Having worked out apprenticeships with high-profile Brit bands Pitchshifter and The Blueprint, Matt Grundy is truly an unsung hero of the UK Metal scene. At last given the opportunity to spread his wings Superstructure Of An Era sees him come-of-age despite being the guitarist’s debut solo release.
Yet Grundy doesn’t view Princess as a true ‘solo-project’, insisting instead that it is in fact simply "a band no-one else wanted to be in!" That didn’t remain the case for long, though, and since working on material alone he’s received more and more interest from fellow musicians eager to get involved. But there is still no doubt that what he has achieved with Princess actually owes a great deal to the lack of a band.
The result is a complete departure from anything you will have heard Matt Grundy perform on before, in any of his previous incarnations. Drawing influences from the likes of Slint, Mogwai, Neurosis, Godflesh, Envy, Squarepusher, Boom Bip, DJ Shadow and Autechre to name just a few the result is the missing link between post-rock, hardcore, electronica and hip-hop yet all with an unmistakable tinge of Britsh prog-rock at its best. Simultaneously epic and reverential Superstructure of An Era manages to achieve greatness without becoming either ostentatious or pretentious.
When not grinding the axe in Nottingham rockers The Blueprint, Matt Grundy as been busy working on his own project under the Princess Moniker. If you like your music vocal-free, sprawling, expansive and menacing, then 'Superstructure of an Era' is going to be right up your street. Sublime opener 'Forerunner' lulls you into a flase sense of security before tracks like 'The Black Outlines' (which could easily be use as the soundtrack to Saw 3) clatter your ears into submission. But there's optimism too in the form of the album's standout effort, the mighty 'We Make Our Own Armour', a nine-minute monster that delicately builds until its massive sweeping crescendo takes your breath away. A stunning debut effort, check it out now.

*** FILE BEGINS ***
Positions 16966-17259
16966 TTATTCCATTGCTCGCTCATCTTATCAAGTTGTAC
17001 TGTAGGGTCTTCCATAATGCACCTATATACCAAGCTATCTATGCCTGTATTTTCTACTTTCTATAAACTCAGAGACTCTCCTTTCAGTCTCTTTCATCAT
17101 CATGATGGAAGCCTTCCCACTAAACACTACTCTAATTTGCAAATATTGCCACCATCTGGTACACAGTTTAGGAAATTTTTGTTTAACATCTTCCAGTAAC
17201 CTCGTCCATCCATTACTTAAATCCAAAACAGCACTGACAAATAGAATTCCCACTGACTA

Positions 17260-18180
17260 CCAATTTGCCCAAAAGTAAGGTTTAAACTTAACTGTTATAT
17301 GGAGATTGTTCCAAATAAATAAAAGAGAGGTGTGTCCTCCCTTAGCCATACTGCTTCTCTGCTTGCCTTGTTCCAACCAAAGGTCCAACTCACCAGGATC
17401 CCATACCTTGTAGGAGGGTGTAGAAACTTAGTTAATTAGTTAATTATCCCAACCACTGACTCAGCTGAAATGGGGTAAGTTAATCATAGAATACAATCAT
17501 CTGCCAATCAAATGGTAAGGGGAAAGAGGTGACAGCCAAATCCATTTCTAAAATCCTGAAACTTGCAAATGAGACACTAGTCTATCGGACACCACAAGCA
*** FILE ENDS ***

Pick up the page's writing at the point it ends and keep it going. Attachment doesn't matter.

Princess is the alter ego of ex-Pitchshifter guitarist Matt Grundy. Following the acousic 'Forerunner', we're off into dense, sweeping soundscapes of computerized drumming and layers of guitars. Mixing his rockier influences with a strong electronica element adds extra dimensions to the music, at its most extreme 'The Black Outlines' coming over all Aphex Twin with crashing breakbeats and electronic noise. To sat this is all over the place is an understatement, but the eclecticism on show makes for and interestingly diverse rather than messy collection, Grundy's ear for a strong melody ensuring the record for the most part remains compelling.